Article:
B.C. grants Trans Mountain pipeline environmental approval
British Columbia has granted environmental approval to the expansion of the Trans Mountain pipeline.
The federal government gave its approval for Kinder Morgan Canada's $6.8-billion expansion of the pipeline late last year after the National Energy Board recommended it go ahead if 157 conditions are met.
Last month, Clark said five conditions it placed on the project were close to being met.
She said the government was still working with Ottawa on spill response and preparing to negotiate an economic benefits package with Kinder Morgan that reflects B.C.'s risks associated with the pipeline and increased tanker traffic.
The expansion would triple the capacity of the existing pipeline, which runs from near Edmonton to Burnaby, B.C., and increases tanker traffic seven-fold.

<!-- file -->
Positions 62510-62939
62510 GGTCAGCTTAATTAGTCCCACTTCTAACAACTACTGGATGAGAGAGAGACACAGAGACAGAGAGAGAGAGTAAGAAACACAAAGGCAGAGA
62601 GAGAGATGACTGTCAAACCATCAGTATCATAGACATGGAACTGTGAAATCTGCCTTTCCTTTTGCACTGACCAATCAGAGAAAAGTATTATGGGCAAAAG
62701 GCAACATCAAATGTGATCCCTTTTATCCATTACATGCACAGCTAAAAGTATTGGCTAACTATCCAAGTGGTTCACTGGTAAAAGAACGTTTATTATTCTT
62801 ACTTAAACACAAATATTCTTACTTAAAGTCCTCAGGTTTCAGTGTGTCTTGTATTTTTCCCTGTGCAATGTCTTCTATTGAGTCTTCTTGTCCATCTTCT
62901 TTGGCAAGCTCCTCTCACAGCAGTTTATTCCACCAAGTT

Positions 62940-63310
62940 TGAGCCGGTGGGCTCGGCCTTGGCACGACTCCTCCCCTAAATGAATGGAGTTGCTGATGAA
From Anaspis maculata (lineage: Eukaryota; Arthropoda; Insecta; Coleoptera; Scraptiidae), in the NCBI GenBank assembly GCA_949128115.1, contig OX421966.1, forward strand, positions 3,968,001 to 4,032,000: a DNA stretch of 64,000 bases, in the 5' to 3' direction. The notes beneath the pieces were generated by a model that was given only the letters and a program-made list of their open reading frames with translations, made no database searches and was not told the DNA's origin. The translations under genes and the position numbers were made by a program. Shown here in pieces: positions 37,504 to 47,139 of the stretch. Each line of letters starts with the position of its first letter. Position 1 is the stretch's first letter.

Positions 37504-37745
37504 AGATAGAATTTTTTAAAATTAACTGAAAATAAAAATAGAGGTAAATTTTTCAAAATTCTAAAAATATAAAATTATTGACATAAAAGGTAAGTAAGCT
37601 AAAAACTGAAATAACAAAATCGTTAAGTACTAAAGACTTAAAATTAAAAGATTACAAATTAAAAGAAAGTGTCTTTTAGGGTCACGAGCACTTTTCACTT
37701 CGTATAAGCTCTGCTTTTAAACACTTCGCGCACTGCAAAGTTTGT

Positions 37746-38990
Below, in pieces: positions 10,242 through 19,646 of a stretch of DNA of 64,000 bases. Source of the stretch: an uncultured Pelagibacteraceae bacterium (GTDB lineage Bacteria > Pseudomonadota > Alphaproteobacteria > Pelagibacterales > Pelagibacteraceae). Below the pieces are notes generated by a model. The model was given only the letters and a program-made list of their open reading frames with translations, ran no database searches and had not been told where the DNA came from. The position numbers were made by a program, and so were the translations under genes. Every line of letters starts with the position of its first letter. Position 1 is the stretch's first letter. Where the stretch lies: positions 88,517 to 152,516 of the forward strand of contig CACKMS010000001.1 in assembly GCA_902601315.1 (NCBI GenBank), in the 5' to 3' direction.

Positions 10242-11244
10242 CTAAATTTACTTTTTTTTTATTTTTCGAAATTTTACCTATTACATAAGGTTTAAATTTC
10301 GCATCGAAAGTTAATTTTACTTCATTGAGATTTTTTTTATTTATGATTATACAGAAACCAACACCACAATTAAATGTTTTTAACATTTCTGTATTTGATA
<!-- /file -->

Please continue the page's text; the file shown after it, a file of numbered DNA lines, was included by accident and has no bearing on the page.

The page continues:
Environment Minister Mary Polak and Natural Gas Development Minister Rich Coleman acknowledge in a news release that the energy board has the primary responsibility for ensuring the project is developed, constructed and operated in a safe and secure manner.
B.C.'s approval comes with 37 conditions on top of the energy board's requirements, including the consultation of aboriginal groups, the development of a species-at-risk plan, and that a plan is established to mitigate and monitor the impact of the project on grizzly bears.
The provincial government also wants research conducted on the behaviour and clean-up of heavy oils spilled in freshwater and marine aquatic environments to provide spill responders with improved information on how to respond to pollution.
The ministers were required to release their decision on the project by this month to comply with a B.C. Supreme Court ruling that found the province needed to conduct its own environmental assessment instead of relying on the National Energy Board process.